Workers Holding on to Jobs Longer

December 14, 2010 ( - The median length of time that full-time workers stay in their jobs ticked up slightly in 2010, continuing a slow increase in job tenure that began in 2004, according to a new report by the nonpartisan Employee Benefit Research Institute (EBRI).

Among all wage and salary workers age 25 or older, EBRI found the median job tenure was 5.2 years in 2010.   

According to a press release, a closer look at long-term trends shows that the median job tenure for men dropped, from 5.9 years in 1983 to 5.1 years in 2010, while job tenure for women increased, from 4.2 years in 1983 to 5.1 years in 2010. Older male and female workers also saw increases in median job tenure. The tenure for males ages 55–64 rose from 9.5 years in 2006 to 10.4 years in 2010, and women ages 55–64 saw the largest tenure increase over a longer time series, from 7.8 years in 1963 to 9.7 years in 2010.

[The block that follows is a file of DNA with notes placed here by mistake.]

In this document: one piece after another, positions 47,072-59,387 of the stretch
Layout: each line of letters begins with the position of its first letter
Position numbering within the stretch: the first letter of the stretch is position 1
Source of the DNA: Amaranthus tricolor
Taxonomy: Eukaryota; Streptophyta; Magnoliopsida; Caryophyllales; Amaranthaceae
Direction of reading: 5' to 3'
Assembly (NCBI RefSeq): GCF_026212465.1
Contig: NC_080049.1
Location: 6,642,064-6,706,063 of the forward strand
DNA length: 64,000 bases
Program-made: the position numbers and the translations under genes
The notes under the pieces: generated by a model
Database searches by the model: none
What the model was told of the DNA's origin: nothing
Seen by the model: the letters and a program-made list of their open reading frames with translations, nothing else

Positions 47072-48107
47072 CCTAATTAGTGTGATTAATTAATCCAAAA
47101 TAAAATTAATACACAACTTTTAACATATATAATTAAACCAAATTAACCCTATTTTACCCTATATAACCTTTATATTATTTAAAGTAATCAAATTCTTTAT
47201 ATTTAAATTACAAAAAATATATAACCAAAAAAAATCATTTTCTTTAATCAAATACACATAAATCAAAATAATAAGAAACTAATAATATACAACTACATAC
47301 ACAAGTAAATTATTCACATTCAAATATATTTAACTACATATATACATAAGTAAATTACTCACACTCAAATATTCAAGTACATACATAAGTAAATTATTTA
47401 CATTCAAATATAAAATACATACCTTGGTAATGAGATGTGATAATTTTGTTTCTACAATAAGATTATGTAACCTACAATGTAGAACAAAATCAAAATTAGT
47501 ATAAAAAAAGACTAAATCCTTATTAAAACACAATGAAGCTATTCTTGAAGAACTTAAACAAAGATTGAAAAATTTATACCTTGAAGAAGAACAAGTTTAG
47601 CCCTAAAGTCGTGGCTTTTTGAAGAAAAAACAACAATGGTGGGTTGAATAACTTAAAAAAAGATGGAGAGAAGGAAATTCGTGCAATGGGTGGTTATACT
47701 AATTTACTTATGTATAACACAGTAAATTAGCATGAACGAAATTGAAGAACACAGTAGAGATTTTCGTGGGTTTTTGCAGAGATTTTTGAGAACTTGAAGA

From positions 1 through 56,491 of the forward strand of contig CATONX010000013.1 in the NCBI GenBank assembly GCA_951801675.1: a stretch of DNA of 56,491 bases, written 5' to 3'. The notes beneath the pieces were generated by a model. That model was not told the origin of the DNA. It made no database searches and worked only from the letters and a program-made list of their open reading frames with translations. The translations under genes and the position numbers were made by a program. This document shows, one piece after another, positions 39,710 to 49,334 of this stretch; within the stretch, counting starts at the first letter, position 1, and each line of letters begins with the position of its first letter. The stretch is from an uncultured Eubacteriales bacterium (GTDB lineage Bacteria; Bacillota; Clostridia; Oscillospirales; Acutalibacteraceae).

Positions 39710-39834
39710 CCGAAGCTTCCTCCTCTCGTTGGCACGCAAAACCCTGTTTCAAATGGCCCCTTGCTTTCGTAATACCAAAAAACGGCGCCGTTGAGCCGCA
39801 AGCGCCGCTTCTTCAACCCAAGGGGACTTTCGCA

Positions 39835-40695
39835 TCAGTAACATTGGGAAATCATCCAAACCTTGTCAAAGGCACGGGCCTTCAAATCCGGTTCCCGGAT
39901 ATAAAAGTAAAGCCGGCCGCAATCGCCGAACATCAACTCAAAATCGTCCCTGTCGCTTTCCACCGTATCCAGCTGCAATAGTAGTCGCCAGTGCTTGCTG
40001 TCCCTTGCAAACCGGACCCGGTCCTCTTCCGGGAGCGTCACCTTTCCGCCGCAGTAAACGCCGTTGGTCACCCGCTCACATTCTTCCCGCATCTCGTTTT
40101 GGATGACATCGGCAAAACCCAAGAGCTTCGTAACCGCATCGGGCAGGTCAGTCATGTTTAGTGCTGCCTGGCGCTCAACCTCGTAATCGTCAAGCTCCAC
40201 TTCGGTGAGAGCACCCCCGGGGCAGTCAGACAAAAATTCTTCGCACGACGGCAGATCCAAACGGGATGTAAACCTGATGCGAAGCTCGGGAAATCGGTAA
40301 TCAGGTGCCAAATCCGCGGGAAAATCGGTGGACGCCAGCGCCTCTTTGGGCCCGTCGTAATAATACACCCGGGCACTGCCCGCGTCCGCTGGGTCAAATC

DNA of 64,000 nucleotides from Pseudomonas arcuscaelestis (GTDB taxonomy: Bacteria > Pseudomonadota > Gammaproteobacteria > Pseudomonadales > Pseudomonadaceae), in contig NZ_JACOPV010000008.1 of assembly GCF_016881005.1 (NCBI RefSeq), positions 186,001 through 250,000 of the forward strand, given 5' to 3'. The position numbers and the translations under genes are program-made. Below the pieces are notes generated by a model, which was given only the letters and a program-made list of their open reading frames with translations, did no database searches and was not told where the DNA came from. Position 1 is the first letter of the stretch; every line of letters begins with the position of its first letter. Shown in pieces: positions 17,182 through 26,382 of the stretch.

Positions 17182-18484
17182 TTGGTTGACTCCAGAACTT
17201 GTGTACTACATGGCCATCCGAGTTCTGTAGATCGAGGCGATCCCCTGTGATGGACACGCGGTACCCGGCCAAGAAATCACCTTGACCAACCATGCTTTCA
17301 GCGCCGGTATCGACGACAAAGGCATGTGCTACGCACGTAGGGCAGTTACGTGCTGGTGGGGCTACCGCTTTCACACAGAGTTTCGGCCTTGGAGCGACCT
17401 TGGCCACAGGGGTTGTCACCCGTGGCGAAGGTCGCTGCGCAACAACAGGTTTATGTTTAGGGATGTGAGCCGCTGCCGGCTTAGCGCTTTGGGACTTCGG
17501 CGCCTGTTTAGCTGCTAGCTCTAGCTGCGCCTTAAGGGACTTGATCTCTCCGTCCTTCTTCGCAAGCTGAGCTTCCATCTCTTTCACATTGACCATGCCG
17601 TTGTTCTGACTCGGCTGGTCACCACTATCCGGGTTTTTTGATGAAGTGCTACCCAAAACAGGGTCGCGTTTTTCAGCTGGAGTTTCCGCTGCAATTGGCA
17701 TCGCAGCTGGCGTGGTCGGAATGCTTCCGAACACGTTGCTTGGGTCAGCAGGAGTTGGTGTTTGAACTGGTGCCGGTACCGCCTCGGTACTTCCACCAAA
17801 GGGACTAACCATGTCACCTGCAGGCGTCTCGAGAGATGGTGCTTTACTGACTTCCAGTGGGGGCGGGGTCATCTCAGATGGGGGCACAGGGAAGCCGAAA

For private-sector workers, the median tenure held relatively steady from 1983–2002, at around 3.5 years, and subsequently trended upward, reaching four years in 2010. Among public-sector workers, median job tenure reached 7.1 years in 2010. Public-sector job tenure currently is about 80% higher than it is in the private sector.  

Workers with 20 or more years of tenure increased from 8.9% in 1983 to 10.9% in 2010, while the percentage of workers with one year or less of tenure declined from 25.7% in 1983 to 17.4% in 2010. In addition, in 2010, workers having at least five years of tenure reached 51%, the highest level over the 1983–2010 period by nearly two percentage points.  

Craig Copeland, EBRI senior research associate, and author of the study, noted in the press release that with unemployment remaining high in 2009 and 2010, the increase in median tenure levels indicates that workers with jobs are hanging onto them longer—especially at a time when people without jobs are having trouble finding one. 

The findings are published in the December EBRI Notes, “Job Tenure Trends, 1983–2010,” on, and are based on the latest data from the U.S. Census Bureau’s Current Population Survey.